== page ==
I also have blurry vision and impaired night vision.
  15. Scarlett

    Scarlett

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    I have a similar strange sense of detachedness and unreality, particularly in supermarkets or parties, where there is a lot of sensory stuff to take in. I find myself having conversations with people, but feeling as though I'm separate from the scene, watching myself talking, like there's a curtain between me and the world I'm trying to communicate with, very strange.

    Of course, part of the causes of 'unreality' must be pain or discomfort which makes it hard to concentrate, for instance this week I had to stand in a queue at the post office, and I was so uncomfortable by the time I got to the counter that I was trying very hard to appear 'normal' because I was shaking and my knees were giving way.

    There's one particular shop in our town that I can't stand at all - I think it's something to do with the light in there, flickering flourescent tubes, and the ceiling's quite low. I can't put my finger on what's wrong with it, but I always feel really queasy in there.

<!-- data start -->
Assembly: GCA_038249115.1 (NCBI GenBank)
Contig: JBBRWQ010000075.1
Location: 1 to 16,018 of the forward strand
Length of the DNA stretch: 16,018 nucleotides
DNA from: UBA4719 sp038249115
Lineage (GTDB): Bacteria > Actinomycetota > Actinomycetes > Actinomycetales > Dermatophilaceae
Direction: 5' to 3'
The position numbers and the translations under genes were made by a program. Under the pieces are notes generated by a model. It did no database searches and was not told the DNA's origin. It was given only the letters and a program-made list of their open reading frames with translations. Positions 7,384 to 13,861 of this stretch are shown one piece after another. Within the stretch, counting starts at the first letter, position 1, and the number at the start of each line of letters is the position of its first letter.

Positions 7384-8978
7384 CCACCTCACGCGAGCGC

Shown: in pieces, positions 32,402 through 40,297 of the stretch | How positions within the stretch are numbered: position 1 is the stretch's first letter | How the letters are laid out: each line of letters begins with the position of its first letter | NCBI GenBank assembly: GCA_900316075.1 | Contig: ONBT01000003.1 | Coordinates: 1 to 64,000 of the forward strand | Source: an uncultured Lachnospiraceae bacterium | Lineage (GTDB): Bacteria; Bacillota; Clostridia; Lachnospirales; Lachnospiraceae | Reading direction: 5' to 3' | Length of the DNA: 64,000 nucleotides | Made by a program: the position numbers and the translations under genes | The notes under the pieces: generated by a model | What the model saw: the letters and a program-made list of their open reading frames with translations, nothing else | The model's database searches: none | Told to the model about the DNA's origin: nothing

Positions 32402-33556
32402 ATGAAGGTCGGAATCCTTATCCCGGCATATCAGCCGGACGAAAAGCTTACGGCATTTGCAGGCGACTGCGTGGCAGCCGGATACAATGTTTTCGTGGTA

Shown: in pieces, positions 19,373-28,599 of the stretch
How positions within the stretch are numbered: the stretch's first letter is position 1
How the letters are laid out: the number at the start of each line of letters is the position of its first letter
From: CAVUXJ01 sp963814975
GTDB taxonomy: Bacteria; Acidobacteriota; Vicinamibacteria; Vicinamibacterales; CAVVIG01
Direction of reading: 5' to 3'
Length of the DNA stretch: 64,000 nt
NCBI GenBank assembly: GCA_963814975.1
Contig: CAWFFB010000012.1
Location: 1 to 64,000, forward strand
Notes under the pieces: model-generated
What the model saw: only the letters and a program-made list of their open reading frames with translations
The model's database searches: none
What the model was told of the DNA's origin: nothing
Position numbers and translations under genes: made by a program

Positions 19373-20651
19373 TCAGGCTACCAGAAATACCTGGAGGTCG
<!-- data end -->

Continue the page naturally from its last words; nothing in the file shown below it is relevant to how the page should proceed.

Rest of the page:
I've just started to develop the strange sensation you described of the world 'moving' this week, for the first time. It's really unsettling, just moving my head leaves my eyes behind, and everything goes a bit 'bleary' for a second - very subtle but enough to make me feel more 'unreal', it's like that feeling you get in a lift when it stops and your insides keep going. It's so weird this condition! Never fails to surprise me, and I've been ill for 5 years! Really interesting subject, thanks for posting it
  16. hurtingallthetimet

    hurtingallthetimet Senior Member

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    ive asked a few doctors about the blurry vision...not corrected with glasses and been told that i should see fine and then moved along...i cant see fine my eyes are very blurry...i cant see at night at all...was told no one can see to drive at night...thats not true my hubby has great vision at night...im very frustrated by all of it..but nothing i can do..ive seen several eye doctors and its always the same..the lens are correct so i should be able to see..

    i get very overwhelmed and overloaded by lights sounds movement etc...would love to be able to see as good as i am told my glasses are
  17. xchocoholic

    xchocoholic Senior Member

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    Been there done that. Mine went away about the same time as my ataxia vanished. This appears to be common in gluten intolerance. Theglutenfile describes this ..

    I had visual problems from too many carbs too tho. Blood glucose issues affect our eyes.

    Tc .. X